I have in my hand two accounis : one a comI put this consideration of the present and the parative state of the export trade of England to growing numbers in the front of our deliberation; its colonies as it stood in the year 1704, and as because, sir, this consideration will make it evi- it stood in the year 1772; the other a state of dent to a blanter discernment than yours, that no the export trade of this country to its colonies partial, narrow, contracted, pinched, occasional | alone, as it stood in 1772, compared with the system will be at all suitable to such an object. whole trade of England to all parts of the world, It will show you that it is not to be considered the colonies included, in the year 1704. They as one of those minima which are out of the eye are from good vouchers; the latter period from and consideration of the law; not a paltry ex- the accounts on your table, the earlier from an crescence of the state ; not a mean dependent, original manuscript of Davenant, who first es. who may be neglected with little damage, and tablished the inspector general's office, which provoked with little danger. It will prove that has been ever since his time so abundant a some degree of care and caution is required in source of parliamentary information. the handling such an object; it will show that The export trade to the colonies consists of you ought not, in reason, to trifle with so large three great branches : the African, which, term. a mass of the interests and feelings of the hunan inating almost wholly in the colonies, must be race. You could at no time do so without guilt; ! put to the account of their commerce; the West and, be assured, you will not be able to do it long Indian, and the North American. All these are with impunity.

so interwoven, that the attempt to separate them (2.) But the population of this country, the would tear to pieces the contexture of the whole.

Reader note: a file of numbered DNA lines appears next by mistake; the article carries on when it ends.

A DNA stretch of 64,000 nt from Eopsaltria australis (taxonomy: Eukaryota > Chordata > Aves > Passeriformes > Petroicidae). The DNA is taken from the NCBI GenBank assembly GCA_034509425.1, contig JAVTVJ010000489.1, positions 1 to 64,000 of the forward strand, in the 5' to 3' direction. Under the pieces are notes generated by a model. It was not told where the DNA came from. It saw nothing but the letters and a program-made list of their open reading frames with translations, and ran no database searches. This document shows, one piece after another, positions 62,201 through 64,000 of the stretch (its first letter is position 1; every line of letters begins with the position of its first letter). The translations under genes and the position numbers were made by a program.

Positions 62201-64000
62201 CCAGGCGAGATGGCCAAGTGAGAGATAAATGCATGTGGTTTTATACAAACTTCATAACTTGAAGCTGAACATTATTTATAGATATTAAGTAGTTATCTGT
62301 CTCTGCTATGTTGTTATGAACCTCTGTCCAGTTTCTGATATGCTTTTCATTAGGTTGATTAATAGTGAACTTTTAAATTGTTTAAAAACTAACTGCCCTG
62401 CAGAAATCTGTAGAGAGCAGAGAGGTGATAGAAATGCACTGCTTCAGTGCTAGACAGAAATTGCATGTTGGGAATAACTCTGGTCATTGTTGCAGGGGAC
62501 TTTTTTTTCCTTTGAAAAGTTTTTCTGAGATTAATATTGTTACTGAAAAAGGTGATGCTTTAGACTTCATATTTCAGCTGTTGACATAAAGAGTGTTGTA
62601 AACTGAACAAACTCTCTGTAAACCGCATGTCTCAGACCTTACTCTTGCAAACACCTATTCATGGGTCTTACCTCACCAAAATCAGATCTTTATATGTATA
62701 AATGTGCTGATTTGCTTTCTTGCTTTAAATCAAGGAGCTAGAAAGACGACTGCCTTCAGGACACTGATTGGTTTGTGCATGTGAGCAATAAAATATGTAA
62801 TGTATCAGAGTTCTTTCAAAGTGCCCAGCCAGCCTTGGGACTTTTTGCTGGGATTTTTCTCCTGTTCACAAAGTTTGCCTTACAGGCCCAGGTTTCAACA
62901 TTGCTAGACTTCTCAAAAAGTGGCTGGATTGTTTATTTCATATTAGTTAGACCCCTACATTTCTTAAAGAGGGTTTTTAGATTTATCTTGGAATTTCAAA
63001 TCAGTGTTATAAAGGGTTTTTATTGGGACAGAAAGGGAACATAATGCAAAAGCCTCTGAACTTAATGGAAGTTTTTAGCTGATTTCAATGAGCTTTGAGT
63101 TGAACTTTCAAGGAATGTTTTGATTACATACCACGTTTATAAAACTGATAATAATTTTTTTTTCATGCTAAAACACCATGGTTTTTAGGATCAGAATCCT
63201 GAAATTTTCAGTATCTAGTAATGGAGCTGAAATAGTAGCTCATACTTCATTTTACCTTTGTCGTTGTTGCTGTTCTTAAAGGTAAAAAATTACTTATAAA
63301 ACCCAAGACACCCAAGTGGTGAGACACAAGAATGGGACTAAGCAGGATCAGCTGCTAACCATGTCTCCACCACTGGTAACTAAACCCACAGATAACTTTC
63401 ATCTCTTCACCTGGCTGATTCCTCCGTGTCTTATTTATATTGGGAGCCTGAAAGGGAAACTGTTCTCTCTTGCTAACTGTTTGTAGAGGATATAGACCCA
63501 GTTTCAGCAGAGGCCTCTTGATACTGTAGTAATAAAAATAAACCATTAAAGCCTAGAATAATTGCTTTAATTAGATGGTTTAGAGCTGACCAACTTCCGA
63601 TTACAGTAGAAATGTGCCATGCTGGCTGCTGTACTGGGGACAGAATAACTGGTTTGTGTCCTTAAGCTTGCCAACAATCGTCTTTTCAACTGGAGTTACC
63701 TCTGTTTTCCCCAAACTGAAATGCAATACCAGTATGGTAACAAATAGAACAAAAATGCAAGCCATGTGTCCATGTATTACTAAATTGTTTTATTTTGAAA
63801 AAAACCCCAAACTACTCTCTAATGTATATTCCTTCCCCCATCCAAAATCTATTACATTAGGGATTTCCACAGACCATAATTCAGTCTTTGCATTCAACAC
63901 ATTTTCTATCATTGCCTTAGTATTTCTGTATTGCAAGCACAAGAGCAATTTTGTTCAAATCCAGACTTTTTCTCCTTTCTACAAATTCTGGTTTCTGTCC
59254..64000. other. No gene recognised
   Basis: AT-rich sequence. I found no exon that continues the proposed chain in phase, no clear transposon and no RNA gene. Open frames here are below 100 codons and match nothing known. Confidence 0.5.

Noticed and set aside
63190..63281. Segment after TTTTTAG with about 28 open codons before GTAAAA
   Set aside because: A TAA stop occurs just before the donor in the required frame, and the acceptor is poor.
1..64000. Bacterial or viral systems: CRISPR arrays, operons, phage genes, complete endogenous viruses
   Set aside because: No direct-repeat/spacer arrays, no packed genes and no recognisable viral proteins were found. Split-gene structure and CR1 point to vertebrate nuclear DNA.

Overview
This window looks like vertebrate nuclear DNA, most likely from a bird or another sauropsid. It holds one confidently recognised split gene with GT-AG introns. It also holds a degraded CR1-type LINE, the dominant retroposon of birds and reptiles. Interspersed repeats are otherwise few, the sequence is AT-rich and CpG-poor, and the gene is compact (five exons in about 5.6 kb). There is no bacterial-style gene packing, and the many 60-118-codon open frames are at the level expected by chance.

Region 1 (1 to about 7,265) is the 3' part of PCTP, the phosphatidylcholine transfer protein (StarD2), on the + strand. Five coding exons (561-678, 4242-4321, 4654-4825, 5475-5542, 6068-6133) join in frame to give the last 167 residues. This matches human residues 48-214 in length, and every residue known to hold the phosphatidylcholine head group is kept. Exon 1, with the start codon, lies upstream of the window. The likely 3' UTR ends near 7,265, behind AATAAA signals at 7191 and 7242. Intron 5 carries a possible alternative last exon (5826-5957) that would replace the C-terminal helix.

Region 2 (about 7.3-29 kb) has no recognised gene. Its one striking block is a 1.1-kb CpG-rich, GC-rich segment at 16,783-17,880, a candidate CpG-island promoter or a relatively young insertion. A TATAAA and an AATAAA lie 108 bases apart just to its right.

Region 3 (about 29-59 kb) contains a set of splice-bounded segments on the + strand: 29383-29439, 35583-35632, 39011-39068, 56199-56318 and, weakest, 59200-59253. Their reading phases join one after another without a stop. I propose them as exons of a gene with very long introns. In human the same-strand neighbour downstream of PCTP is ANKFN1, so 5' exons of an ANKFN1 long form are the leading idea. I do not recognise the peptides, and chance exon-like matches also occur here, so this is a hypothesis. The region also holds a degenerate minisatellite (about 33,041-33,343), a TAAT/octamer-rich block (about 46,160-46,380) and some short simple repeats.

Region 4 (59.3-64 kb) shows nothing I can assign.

great and growing population, though and, if not entirely destroy, would very much de

* a very important consideration, will preciate the value of all the parts. I therefore lose much of its weight, if not combined with consider these three denominations to be, wha: other circumstances. The commerce of your | in effect they are, one trade. colonies is out of all proportion beyond the num-/ The trade to the colonies, taken on the export bers of the people. This ground of their com- side, at the beginning of this century, that is, in merce, indeed, has been trod some days ago, and the year 1704, stood thus :

Exports to North America and the This is in Mr. Burke's best style. The compar

West Indies................. €483 ison beautifully illastrates the idea, and justifies his

To Africa.......... ....... 86,603 assertion, that while "the dispute continues, the exaggeration ends." It is curious to observe, as one

£569,930 of the artifices of language, how Jobnson treats the same idea in bis Taxation no Tyranny, where be In the year 1772, which I take as a middle contrives to cover it with contempt in the minds of year between the highest and lowest of those late. the Tories, for whom he wrote, by a dexterous use ly laid on your table, the account was as follows. of speers and appropriate imagery. “We are told i To North America and the West that the continent of North America contains three Indies ..... millions, not merely of men, but of Whigs--of Whigs

................. £4,791,734 To Africa.................

866,398 fierce for liberty and disdainful of dominion; that

To which, if you add the export they multiply with the fecundity of their raltvio

trade from Scotland, which Saukes, so that every quarter of a century they duable their pambers !"

had in 1704 no existence.... 364,000 His conclusion is, that hey mast be crushed in the egg.

.£6 022,398

Commerce

From ñve huadred and odd thousand, it basauspicious youth, foreseeing the many virtues. grown to six millions. It has increased no less which made him one of the most amiable, as he than twelve-fold. This is the state of the colony is one of the most fortunate men of his age, had trade, as compared with itself at these two pe- opened to him in vision, that when, in the fourth riods, within this century; and this is matter for generation, the third prince of the house of Bruns. meditation But this is not all. Examine my wick had sat twelve years on the throne of that second account. See how the export trade to nation, which, by the happy issue of moderate and the colonies alone in 1772 stood in the other healing councils, was to be made Great Britain point of view, that is, as compared to the whole he should see his son, Lord Chancellor of England, trade of England in 1704.